“They will remain in the government with a projected 60-70 seats in parliament with 129 seats (Scottish). The roadmap to look at is whether the SNP will get the 65 seats needed for the overall majority or will have to rely on the Greens to give an overall majority for a second referendum on independence, “Teneo Intelligence analysts noted on Tuesday.

“After the vote, Prime Minister Boris Johnson is likely to declare that ‘now is not the time’ for a second referendum, regardless of the Scottish election result. That way, Johnson will try to throw out the can by the end of this UK parliamentary term in late 2024.”

Sturgeon has rejected claims that she will hold a referendum on the independence of the “wild cat” if her party wins a majority in Thursday’s parliamentary vote. During a debate by Scottish leaders, Sturgeon said her goal was to advocate independence by persuasion rather than an unsanctioned plebiscite.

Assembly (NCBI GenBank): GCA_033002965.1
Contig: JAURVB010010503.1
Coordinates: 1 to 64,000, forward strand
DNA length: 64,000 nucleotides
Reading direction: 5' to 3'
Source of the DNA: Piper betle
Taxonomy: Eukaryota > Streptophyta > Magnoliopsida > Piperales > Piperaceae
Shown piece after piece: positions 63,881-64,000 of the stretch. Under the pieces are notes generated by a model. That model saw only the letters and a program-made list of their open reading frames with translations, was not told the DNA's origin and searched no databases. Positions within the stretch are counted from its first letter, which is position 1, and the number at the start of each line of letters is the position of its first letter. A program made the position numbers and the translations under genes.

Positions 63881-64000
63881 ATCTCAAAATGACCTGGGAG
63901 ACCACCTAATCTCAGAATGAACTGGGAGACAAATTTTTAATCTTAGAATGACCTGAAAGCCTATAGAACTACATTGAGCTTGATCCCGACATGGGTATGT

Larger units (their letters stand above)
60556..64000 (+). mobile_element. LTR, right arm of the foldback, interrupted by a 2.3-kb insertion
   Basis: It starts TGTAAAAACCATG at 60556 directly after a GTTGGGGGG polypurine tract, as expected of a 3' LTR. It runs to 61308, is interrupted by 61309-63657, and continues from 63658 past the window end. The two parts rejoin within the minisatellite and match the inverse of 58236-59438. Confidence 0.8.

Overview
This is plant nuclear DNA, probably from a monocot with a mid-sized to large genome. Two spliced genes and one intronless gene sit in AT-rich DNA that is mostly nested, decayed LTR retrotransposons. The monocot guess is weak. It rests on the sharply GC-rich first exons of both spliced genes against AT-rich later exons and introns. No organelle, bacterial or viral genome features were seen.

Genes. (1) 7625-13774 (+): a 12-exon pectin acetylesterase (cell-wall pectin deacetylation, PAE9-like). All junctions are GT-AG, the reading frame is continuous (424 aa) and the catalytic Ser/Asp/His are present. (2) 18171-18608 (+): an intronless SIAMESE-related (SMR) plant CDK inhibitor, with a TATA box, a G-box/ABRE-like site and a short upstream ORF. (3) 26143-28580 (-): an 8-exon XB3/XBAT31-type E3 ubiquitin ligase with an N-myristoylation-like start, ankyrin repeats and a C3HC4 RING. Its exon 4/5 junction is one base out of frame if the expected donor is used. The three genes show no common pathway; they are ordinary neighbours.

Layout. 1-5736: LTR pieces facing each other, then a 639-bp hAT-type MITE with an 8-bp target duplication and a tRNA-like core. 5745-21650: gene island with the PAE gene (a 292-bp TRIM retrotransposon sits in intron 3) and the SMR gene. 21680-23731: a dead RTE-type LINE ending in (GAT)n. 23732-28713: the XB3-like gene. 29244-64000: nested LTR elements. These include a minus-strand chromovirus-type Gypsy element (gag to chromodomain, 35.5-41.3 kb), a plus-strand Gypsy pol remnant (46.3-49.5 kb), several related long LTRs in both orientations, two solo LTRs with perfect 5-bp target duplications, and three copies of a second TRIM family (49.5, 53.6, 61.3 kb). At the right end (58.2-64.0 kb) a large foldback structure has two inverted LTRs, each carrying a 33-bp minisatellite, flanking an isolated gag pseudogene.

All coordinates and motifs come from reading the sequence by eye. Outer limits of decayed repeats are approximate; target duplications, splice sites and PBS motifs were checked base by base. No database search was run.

Johnson, meanwhile, said the SNP’s plans to hold a second referendum were “uninvited and unnecessary.”

Dissatisfaction elsewhere

Dissatisfaction and calls for independence are also heard in other parts of the UK.

It is likely that the trend towards independence intensified in the late 1990s when the process of devolution began. This meant that certain powers and responsibilities were transferred from the government in Westminster to Scotland, Northern Ireland and Wales (Scotland and Wales have their own parliaments, while Northern Ireland has an Assembly).